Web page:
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OPENING OF SAMARITAN HOME. Ydstatdfty afternoon, in the presence of a lai-gv* gathering of citizens, Commissioner Iviohards, commander of the Salvation Army in New Zealand, opened the Samaritan home, "The Haven," in Carnarvon street. Colonel Powley, Chief Secretary, presided • over the proceedings, which were of a happy nature. After the singjiig of "0 God, our help in ages past,"' prayer by Mts Richards and Scripture 'reading by Brigadier Bray (socfal work secretary.), Colonel Powley called on Major Dennison, who, he said, had had a lengthy experience ill the Salvation Army social work, and was in charge of the maternity homo in Wellington. ' ■ • - . Majo3 Dennison said it- had- been a uveat joy to. her to labor in that portion of the Master's vineyard. If time permitted she could 'give cases ' .where broken-hearted "women" had be'etf' assisted and lifted up on to the platform of rsspect-ability, and sent out to work and do better in future. Since the begintiinsr '„f the year 32 cases had been helped. She felt the Samaritan home in Gisborne would- also, be a haven of rest for lonely, : \veary., sad and broken-heai'toiF women,' ■; arid? ; was sure God was going to help them in this work, and give them tho joy of seeing many weeping their way to the feet of the' Saviour. ' . ... A number of apologies were received, .including letters Trom his* Worship the Mayor (filr W. G. .Sherratt}",- Mr Justice 1 Cooper, Dr Cole, Messrs W. A. Barton, H. de Lautour, and others, who expressed .their approval of the movement and sympathy with the work of the Army. In calling on Adjutant MeHne, who has been appointed to take? charge' of the home, Colonel Powley said' the' adjutant was well fitted in every way for the- work! Adjutant Meline said she-, was-, very, thankful tor the experience' she 'had, had. During the four .years she ''hJUjT been at Auckland about iff? cases '"Bad passed through her hands, : and ' she hoped : she 'would be of - seme'^assistance in this place. Tlie Rev. Robert Raine -expressed, hiinself thoroughly hi sympathy with the movement. Tlie Salvation! 'Army stood for the good of those who were inclined to be neglected. He hoped the home would bring brightness' and hap^pittess to many lives. It also stood for the expausion of the Gospel. One of the great problems was the social problem^, and the Gospel- of\Jesus7' Christ could meet that as well as any of 'the problems. ■ 3 ■•'-••. 1_) s - :■■"■■- "f The Commissioner was received with applause. He said the' raith'incathms'of the social work throughout the world were such that he could not touch upjon the subject there. He quoted from a speech on a, similar- occasion given by Sir H. Gv Adams, who , was Governor of the South African cblqfces' When the Commissioner? was" in chaffs? of thev'Balvation Army there.. . The -.Governor said .he hoped the plaice' w6ul'd,'reniain empty. " r The Government' .were' •subiscrioing £300 and * the •'■•.'■ municipality £100 towards it> but they' would reaailyi Bubscf ibe that" amount-' -yeaatfby ■■ year,. even if it was only ■to "keepj 'the* 1 place open, and if riot filled with'finrhates- so much the better. This hpine- was (-rather different. - It was a : l triangular ihstitu* •tion. '; They were ■ ndt -hound .^down 7 to a special line df: y€uns'-:-w6h*n.' !i It would receive all kinds. ' Tn*ey'"w6hld take chikircji" and 'wbmen'^rfrSfh -Ihe magistrate, and keep t^ny* until they went to another home or* got~wdrk. ■■$&> . was a receiving home through -*which girls could pass to the maternity homes, and it would be a maternity home proper. The officer in .. .charge was a certificated nursed -^,nd she would go about, and where- she found poor women in distress "and'^unable* to pay high fees for hospitals or nursing, would bring them to "The Haven.*" ' It was not a very big; place, but knowing the town apd its moral tone, he thought there would be no reason for enlargement fer a considerable time. Regarding the cost of the home; he said the property cost £545, legal ex-' , penses £8 2s 7d, additions £402 12s lid, furhißhing £190, making a | total of £114$ 15s; 6d: Towards, 'this ?£io72 had b«in collected, leaving. £73*^ 3.5s 6& "I am not going tb"aSk you" lor' the balance," he remarked, "but I ,am confident that you are not going 5 to -allow the .credit of GiEborne to go down for a paltry sum like £73 15s 6d. (Laughter.) Therefore we shall see within -a very short tiiri«L aboutl a fortnight^ "the whole thing*' wiped off.*' > Sneaking' of the furnishings the Commissioner said they did not go; in for anythrVgAelab*--orate. They behoved hi solidity and something nice that appealed tor v 'the eyes of the inmates. They tried^ to make the environments pleasing} -.^lt <is with great pleasure that I open- this door/' declared the Commissioner, turning the key. "I open *i£ in ; tlie name of the Father, of the Son and Holy Spirit . fbr the*, -Bleissing and the helping, and for the amelioration,of tho woes and sufferings and distress, of all the women -who' com I©''1 ©'' in here, and who may be unfortunate enough to be in need of such -a, home. May God make it a sour e'er of great blessing, and may there geV forth from it women who shall be a credit to this town and blessing to others. whOin they meet.^ (Applause.); ,; " An inspection was then made of the premises, which wero;. favpraWy-a com* mented upon. . ''The Haven" ' is^a conipact little home, containing nine rooms, including a sitting room . and . office, matron's bedroom. " assistant' V'b'fficerV bedroom/ intaates' 1 dressing' /arid ' bath room, dining room, kitchen"" and bathroom. There are also a dormitory containing sji beds and a hospital room with # two beds. Although there is nothing of . a pretentious nature .in the way 'of furnishing- everything^ lo' new] cheery, and good;- characteristic, of', the organisation under- which' it 'lias been established." There is a spacious ;yard, and upC-to-date sanitary arrangements.' The bathrooms are suppli^ with hoi and cold water, and the electric light has been installed thrOughouti' '%' The general appearance^ of 'the home^is one , of comfort and cheerf ulrtes^'-'' and -ap- / jpropriate texts attract > attention 'artd impress- the observer. . . - i» ? UPLE&TING. THEuEALLEN. \-\ There" was a largo' attendance'; at; the Scottish Hall last ni|ght; 'whan : Commissioner Richards deliveredMh'in,Wrefe^ ing lecture on the social of the Salvation Army. His -> Worship' the Mayor presided 'after- Coli - Powley' had opened the meeting. In addition 'i6.'„th,e visiting officers, there were also on the platform Messrs W. A. Barton anii R: S.< Florance, S.M.'s.- The Mayor,\in .formally introducing the . Commissioner, took the opportunity of welcoraitig him back from his visit to England, and hoped lie Would lon^' epfitimie^to :db the good work of the Salvalioh ArttiyT* x ' : The Commissioner, who is an able and entertaining speaker, kept ; the audience interested -for upwards, of an gave a gr&phic account of the various operations, and related # numerous inei- ' dents to illustrate the good work^thafc \vas done. He said he felt like' heing up against abrick wall "when he : started to speak about the- Army's social .work, because of its ramifications. Thirty-six years ago when ho joined * the Arniy/ there wero not more, .member* than could be held in that hall, and no bands. Now they bad 1100 different institutions and 1674 bands, some of them with as many as 50 instrumentalists^ "And the Gisborne band," he added, "is not one of 'the least ..of- these bands' by nny means." (Applausei) , He; spoke in appreciative terms of the good services rendered by the -local band,-' He said that, out of a total of 25,313, bandsmen not one of them received any., payment. Furthermore, • they bought, their ■•;wn uniforms and turned out whenever required. The Salvation Army, ;.; con-; tinned the Commissioner, was. the -largest evangelical body in the world. - But- he wished to talk about vthei social"-'' side. They had found .it- was no use' talking to a man about his soul if he had an empty stomach. So they decided to give them a basin of soup and a piece of bread, and then they could sit comfortably and listen to what was to be said.'. They had- 559 different schools, with an average of 40 scholars in each ;■ 161 hotels of different kinds throughout the world, including nine hotels for women. In the different agencies^ tihey had 2860 devoted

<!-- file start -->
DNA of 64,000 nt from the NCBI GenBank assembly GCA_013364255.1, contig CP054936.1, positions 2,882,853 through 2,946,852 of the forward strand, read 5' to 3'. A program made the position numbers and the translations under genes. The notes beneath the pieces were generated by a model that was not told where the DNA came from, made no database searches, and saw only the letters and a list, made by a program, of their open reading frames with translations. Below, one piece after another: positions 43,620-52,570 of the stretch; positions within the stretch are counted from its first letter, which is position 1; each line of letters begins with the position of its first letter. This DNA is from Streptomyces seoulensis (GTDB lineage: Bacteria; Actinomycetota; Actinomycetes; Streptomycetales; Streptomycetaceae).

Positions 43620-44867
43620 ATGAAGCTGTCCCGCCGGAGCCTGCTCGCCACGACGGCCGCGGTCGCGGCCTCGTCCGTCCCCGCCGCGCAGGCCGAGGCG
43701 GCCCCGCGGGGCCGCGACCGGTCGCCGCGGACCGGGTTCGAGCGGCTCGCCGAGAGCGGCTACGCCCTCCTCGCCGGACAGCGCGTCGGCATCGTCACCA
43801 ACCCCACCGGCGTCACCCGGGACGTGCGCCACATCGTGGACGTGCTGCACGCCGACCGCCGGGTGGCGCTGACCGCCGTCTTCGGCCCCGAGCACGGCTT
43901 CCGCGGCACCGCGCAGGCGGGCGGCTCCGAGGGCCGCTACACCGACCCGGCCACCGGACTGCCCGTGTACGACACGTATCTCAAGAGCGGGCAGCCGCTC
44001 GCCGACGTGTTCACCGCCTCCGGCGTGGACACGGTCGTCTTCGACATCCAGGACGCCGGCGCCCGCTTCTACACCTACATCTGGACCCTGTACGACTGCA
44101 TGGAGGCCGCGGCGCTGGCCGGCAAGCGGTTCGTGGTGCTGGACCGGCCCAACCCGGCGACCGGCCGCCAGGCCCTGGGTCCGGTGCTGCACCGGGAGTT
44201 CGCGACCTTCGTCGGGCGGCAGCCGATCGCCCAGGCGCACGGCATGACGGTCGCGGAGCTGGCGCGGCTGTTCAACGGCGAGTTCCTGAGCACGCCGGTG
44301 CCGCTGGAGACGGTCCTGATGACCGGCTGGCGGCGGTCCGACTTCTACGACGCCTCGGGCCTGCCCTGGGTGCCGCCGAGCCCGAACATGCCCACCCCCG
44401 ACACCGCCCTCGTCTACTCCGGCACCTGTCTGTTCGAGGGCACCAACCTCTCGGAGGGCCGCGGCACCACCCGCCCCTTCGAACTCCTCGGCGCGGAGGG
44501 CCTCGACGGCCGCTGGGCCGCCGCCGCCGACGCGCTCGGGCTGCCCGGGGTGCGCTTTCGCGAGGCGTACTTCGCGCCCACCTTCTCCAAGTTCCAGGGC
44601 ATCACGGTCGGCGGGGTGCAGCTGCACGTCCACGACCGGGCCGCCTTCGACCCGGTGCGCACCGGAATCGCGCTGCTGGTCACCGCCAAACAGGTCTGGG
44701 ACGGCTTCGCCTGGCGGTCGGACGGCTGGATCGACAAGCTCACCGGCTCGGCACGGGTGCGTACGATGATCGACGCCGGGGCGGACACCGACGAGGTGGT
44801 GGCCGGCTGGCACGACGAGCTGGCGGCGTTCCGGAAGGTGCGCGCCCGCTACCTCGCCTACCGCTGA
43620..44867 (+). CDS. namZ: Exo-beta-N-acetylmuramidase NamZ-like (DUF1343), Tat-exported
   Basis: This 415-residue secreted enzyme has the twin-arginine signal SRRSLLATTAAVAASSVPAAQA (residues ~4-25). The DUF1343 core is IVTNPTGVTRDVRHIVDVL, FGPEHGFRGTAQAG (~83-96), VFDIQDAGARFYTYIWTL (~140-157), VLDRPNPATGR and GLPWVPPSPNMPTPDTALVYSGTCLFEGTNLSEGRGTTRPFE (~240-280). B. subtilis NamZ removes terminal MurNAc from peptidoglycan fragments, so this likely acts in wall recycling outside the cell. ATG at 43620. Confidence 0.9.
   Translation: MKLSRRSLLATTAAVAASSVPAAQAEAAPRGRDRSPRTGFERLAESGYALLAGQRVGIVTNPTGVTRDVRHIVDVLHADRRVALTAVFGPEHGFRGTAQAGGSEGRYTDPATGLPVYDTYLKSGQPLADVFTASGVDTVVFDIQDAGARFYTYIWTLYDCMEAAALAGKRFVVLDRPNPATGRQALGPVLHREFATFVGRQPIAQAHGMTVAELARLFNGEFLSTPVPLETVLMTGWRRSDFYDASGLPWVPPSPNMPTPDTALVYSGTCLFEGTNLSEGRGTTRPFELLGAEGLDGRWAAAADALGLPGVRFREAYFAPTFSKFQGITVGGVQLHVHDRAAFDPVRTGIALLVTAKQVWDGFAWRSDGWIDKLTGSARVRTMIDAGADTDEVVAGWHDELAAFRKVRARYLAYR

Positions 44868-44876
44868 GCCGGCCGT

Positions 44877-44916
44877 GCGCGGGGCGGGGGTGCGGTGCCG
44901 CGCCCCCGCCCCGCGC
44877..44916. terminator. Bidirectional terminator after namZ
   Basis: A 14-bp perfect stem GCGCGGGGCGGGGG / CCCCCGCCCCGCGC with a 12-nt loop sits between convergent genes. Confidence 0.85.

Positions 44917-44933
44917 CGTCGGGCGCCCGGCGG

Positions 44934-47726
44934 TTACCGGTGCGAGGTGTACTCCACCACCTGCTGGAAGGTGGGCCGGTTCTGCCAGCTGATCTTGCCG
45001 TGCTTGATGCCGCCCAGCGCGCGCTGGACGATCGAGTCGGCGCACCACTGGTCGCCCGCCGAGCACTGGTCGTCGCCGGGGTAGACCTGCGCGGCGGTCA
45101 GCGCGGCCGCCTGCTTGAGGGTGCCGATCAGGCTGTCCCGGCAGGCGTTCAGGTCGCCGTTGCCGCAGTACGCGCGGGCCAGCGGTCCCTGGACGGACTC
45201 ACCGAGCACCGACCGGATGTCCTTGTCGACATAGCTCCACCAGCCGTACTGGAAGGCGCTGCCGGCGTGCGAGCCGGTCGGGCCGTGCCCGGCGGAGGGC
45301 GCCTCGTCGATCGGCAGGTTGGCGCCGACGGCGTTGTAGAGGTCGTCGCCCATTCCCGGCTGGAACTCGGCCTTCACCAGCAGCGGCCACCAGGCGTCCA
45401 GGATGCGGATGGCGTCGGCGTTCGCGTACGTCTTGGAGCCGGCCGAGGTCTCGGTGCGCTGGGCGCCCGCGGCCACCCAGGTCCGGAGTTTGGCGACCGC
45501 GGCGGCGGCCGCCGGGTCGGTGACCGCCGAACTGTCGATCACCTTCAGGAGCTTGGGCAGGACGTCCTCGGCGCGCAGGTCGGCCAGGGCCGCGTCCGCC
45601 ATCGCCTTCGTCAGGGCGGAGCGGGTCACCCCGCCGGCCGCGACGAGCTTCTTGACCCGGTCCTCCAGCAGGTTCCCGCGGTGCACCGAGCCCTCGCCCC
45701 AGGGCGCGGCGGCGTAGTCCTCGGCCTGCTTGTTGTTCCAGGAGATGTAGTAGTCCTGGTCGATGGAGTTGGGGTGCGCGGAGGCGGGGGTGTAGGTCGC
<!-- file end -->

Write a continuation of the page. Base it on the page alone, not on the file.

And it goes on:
officers whose salaries wero nothing in comparison with their work. The margin between* the salary they received and what they deserved was their amount of devotion to God and their love for the people in distress and in need of help. (Applause.) In Java, they bad leper homes. The Dutch Government had given over to tho Salvation Army two-thirds of the lepers, of whom there were 22,000. His son was chief secretary to the SalvatieJ Army in that country,, 'where there were numerous corps with bands. They also had in Java an institution for the weak-minded. His son told him the Government there was remarkably liberal in providing money for the work. There were 35,000,000 people in Java. They had a doctor there who treated 20,000 natives per annum, and they were starting a new hospital at a cost of £20,000, of which the Government was giving £12,---000. In Colombo they took charge of all the vagrants, who they put to some industry. In India they had criminal homes,, and had taken over whole tribes of criminals with whom the Government •had not known what to do. In New Zealand they had the same class of institutions in miniature as in Great Britain, excepting the. extraordinary places. Last year in the two workmen's homes in the Dominion 56,098 beds were let, some as low as Id. and 6144 beds were given free, whilst 87,637 meals were supplied at a low price and 10,056 were given free. They also had orphanages tor children. In the boys' homes they had 57 inmates, 19 having been sent out last* year t° situations' or to friends. There wero 113 girls, 28 having been sent: out during the year, some t*> situations" in ''families and others in offices. The children were drilled and educated up to the top notch. In tho rescue homes 119 women had been deajt with, with good results. They had two inebriate's islands, to which last year .were aditiitted 135 patients and 141 were discharged. He was pleased to say that 40 per cent, of those who go to tho islands 1 remained cured. There were maternity hospitals and prison gate honfes which were doing a splendid -work. '■'■ In connection with the' latter institutions 546 men were admitted, over "500 were discharged and 68 remained, and they could put their hands on almost every one who had left. They also had a . kind of detective department, about which they did not give figures, ••bUt: they had beeri instrumental in finding - many piissing • friends. In conclusion, the Commissioner said he was de-lighted-to say that the homes in this; country were being well looked after by the people, and whenever they wanted help it was forthcoming. "I thank you Tor - : your assistance, for the sympathy you have vouchsafed to us, for the blessings that have come to us through you, and I trust have come to you through ■us-.*' • (Applause.) At the instance of Mr Florance a hearty vote, of thanks was accorded the Commissioner for his excellent address, •ami on the motion of Brigadier Bray a similar compliment was paid the Mayor for presiding. In returning thanks the Mayor reminded the people that selfdenial week had come round, and urged a hearty response. He said sie would be only too pleased to do what he could for the Salvation Army at any time.

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SALVATION ARMY., Poverty Bay Herald, Volume XLI, Issue 13492, 22 September 1914

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SALVATION ARMY. Poverty Bay Herald, Volume XLI, Issue 13492, 22 September 1914